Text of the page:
Originally Posted by Pot of gold
1994 Coach House 192SD, Dodge V8 360.
Around town 9.6, Highway 15.4
I use a fuel additive because the use of 10% ethanol can ruin the fuel system of early pre-2000 units. The additive might positively affect fuel mileage.
I have a 96 Buick Roadmaster that I got about 10 years. I don't know what gas it had in it for it's entire life in Texas and Idaho mostly with a couple of years in St Louis. It had ethanol fuel in it when I picked it up in St Louis and drove in home to the Minneapolis are.
It ran fine bringing it home, but I did soon switch to no ethanol premium which is available for classic cars here. Expensive but probably worth it.
I did a complete rebuild of the entire drivetrain and fuel system of couple of years ago, including cleaning out the fuel rails and injectors plus I replaced the fuel pump, sending unit and fuel pressure regulator. None of it was severely corroded at all which was a big surprise as I heard all vehicles pre 2002 would be affected. The only bad part I found was the worn and slightly corroded brass sending unit float reostat.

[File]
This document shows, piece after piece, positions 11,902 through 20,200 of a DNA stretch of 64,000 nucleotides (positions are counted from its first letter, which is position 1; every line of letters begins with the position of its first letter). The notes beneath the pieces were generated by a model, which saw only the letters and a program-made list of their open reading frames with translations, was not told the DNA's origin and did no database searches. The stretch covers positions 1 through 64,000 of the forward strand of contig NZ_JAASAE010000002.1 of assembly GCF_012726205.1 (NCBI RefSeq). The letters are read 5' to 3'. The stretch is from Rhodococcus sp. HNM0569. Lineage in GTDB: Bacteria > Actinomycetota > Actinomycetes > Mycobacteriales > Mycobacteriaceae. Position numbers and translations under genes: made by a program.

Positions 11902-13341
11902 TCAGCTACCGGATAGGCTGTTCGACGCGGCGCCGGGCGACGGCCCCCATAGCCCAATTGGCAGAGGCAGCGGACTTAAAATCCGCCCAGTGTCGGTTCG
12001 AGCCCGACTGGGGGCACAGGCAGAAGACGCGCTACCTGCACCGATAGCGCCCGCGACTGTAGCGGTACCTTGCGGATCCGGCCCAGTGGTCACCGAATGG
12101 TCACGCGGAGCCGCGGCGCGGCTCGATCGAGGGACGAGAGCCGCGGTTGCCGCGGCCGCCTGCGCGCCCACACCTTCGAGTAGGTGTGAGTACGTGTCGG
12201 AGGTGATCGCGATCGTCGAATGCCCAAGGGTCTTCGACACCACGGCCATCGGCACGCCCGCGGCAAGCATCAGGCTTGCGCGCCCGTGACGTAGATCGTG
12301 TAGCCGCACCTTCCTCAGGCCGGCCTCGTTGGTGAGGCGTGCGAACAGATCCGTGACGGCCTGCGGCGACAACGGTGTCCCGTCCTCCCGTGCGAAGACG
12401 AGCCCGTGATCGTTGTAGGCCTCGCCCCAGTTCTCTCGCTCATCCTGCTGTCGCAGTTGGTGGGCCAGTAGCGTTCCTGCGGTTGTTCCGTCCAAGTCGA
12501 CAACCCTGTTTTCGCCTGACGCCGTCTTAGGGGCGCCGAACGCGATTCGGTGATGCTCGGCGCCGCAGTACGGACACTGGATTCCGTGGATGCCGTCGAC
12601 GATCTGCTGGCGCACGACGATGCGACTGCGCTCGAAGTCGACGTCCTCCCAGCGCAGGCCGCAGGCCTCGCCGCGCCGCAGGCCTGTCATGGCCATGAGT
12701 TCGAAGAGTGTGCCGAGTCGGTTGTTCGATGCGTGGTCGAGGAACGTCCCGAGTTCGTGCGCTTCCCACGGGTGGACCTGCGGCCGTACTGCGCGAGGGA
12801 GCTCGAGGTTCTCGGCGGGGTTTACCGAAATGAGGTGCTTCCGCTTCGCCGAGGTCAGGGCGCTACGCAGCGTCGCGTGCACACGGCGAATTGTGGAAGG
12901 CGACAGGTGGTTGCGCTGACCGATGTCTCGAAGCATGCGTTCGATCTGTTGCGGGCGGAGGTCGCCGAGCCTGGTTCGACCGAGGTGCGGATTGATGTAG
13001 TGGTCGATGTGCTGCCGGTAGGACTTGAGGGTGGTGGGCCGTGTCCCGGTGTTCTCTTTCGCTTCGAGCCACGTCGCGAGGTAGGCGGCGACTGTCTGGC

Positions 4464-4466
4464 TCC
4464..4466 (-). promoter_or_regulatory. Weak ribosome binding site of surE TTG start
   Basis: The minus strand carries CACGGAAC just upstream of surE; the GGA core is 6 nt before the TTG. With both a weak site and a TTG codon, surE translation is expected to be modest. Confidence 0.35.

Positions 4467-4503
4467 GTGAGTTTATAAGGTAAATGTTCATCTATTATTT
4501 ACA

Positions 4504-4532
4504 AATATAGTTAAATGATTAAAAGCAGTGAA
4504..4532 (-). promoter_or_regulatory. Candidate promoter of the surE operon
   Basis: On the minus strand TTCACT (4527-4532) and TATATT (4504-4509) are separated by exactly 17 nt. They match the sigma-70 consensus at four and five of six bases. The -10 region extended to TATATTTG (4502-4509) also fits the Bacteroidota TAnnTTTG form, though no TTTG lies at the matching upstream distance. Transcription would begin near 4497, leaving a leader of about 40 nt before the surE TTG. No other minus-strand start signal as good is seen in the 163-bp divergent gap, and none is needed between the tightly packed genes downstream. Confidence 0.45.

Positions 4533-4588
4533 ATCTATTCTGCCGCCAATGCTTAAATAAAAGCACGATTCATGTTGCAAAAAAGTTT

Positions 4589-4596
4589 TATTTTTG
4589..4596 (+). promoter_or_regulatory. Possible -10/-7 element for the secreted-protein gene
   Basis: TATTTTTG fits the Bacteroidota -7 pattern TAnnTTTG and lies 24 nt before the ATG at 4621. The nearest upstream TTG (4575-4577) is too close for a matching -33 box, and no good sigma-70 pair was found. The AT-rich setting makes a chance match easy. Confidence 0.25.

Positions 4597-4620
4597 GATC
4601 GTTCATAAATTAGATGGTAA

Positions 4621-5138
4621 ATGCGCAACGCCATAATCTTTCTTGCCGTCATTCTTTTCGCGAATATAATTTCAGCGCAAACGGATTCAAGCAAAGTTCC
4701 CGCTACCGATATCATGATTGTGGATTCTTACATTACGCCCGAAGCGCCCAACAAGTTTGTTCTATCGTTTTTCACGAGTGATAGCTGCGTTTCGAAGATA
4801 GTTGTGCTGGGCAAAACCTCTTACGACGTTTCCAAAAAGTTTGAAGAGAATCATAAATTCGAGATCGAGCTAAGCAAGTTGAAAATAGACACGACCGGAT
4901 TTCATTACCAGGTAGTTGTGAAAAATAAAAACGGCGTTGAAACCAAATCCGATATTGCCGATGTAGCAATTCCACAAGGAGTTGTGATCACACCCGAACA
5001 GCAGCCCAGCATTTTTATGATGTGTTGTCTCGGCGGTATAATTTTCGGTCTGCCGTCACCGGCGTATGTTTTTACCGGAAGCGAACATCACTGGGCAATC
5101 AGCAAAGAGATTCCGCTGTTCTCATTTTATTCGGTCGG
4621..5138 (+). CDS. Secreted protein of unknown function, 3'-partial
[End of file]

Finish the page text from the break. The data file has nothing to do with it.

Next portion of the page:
I do know that E10 is a killer for all small engines so I run the non ethanol gas in them also and some are 30 years old without being touched at this point. I routinely here of folks having continual issues with their small engines and they are too cheap to buy the good gas for them and spend more getting them fixed.
As to the fuel stabilizers for E10 damage prevention, there seems to be some mixed messaging between the multiple "test" I have seen run by online people. The manufacturers of the products insist it is great, most reviews that actually tested reasonably well say the preservatives don't do much of anything except prevent some gas gelling. Here is one Utube sample of the testing type I have seen.
I have to assume my Buick didn't see a lot of E10 over it's like due to how it all looked, but have no proof of that.
I really don't know what to recommend for the older vehicles if you can't get non ethanol blended gas if the additives don't work.